Bloomberg: Sprint and T-Mobile are talking about a merger again

Sprint says it has no problem letting T-Mobile run their joint efforts.

Patrick T. Fallon/Bloomberg via Getty Images

Sprint and T-Mobile are reportedly trying to pick up where they left off a few years ago. According to Bloomberg, the mobile carriers and their parent companies, Softbank (Sprint) and Deutsche Telekom AG (T-Mobile), have been unofficially talking about the possibility of a merger again. Back in 2014, Softbank CEO Masayoshi Son aggressively pursued T-Mobile's purchase in a bid to deploy speedy mobile broadband. However, after a series of meetings with government officials who were concerned that the merger would seriously affect competition in the industry, the two companies decided to terminate their negotiation.

The FCC banned telecom and cable companies from discussing mergers for almost year while it was auctioning off wireless spectrum. T-Mobile even spent $8 billion on the auction to be able to offer services across the US and Puerto Rico. After the ban was lifted in late April, reporters asked Deutsche Telekom chief Tim Hoettges whether he would consider a merger, and he said T-Mobile is willing to look at deals and partnership offers from interested companies.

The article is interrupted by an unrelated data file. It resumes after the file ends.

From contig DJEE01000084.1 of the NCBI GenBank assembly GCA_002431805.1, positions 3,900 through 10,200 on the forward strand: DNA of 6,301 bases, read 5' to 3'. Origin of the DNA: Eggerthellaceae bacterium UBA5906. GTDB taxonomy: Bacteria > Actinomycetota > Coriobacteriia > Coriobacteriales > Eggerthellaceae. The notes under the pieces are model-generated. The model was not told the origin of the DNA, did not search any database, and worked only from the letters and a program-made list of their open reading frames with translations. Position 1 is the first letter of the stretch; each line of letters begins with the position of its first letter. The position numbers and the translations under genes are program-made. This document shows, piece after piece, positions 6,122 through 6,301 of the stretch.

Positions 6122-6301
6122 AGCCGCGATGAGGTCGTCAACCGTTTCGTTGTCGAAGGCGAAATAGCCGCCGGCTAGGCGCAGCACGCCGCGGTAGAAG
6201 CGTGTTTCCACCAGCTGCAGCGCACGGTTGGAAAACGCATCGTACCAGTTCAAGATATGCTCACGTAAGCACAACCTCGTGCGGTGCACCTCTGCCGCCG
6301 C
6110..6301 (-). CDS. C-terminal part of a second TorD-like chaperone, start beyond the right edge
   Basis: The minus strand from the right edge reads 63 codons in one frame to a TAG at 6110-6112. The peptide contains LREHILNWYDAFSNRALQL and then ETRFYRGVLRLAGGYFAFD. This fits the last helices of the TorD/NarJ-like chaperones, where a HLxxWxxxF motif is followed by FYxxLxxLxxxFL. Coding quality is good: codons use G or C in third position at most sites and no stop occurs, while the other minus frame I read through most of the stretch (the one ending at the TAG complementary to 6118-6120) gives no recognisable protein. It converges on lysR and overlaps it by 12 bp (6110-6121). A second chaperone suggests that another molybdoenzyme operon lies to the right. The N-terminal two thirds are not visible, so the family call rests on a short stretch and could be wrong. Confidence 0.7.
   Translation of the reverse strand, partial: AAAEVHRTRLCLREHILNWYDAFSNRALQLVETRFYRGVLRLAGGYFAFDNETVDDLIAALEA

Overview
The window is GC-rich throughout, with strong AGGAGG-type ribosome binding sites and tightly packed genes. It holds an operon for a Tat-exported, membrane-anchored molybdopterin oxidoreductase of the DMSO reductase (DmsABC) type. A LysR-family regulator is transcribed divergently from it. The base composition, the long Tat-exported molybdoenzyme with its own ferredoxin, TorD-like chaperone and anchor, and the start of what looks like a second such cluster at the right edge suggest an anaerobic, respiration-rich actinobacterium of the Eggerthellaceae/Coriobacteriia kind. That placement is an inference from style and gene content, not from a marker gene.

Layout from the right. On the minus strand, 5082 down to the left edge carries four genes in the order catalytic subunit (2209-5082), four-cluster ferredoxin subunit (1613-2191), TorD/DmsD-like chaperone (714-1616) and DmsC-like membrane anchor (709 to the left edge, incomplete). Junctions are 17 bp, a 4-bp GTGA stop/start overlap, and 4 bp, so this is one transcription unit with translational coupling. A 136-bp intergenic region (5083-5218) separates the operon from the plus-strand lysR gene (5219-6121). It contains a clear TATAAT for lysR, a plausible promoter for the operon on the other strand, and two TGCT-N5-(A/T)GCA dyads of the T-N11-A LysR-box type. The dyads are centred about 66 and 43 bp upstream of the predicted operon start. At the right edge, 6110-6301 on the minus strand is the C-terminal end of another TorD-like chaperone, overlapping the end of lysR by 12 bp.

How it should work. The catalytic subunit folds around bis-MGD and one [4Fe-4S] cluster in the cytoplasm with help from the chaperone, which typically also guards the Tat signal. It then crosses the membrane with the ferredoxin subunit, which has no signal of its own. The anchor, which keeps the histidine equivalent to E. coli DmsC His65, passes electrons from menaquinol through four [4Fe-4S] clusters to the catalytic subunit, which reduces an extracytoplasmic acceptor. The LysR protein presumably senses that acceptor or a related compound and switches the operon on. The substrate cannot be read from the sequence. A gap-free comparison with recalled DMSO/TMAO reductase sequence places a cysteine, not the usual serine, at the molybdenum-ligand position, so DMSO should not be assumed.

The carriers might have a better chance of joining forces under the new administration, seeing as FCC head Ajit Pai is largely seen as pro-business. Their situations are much different this time around, though. T-Mobile flourished under the leadership of John Legere (pictured above), overtaking Sprint as the third largest mobile carrier in the country. Since it's now worth $23 billion more than The Now Network, Sprint says it's willing to let T-Mobile steer the ship in case they reach an agreement.

It's unclear how interested T-Mobile is in pursuing the merger -- and they're not officially talking yet anyway -- considering it's in a much better place now. Hoettges is no longer trying to get rid of it, and some of its execs believe that buying a cable company is a better investment.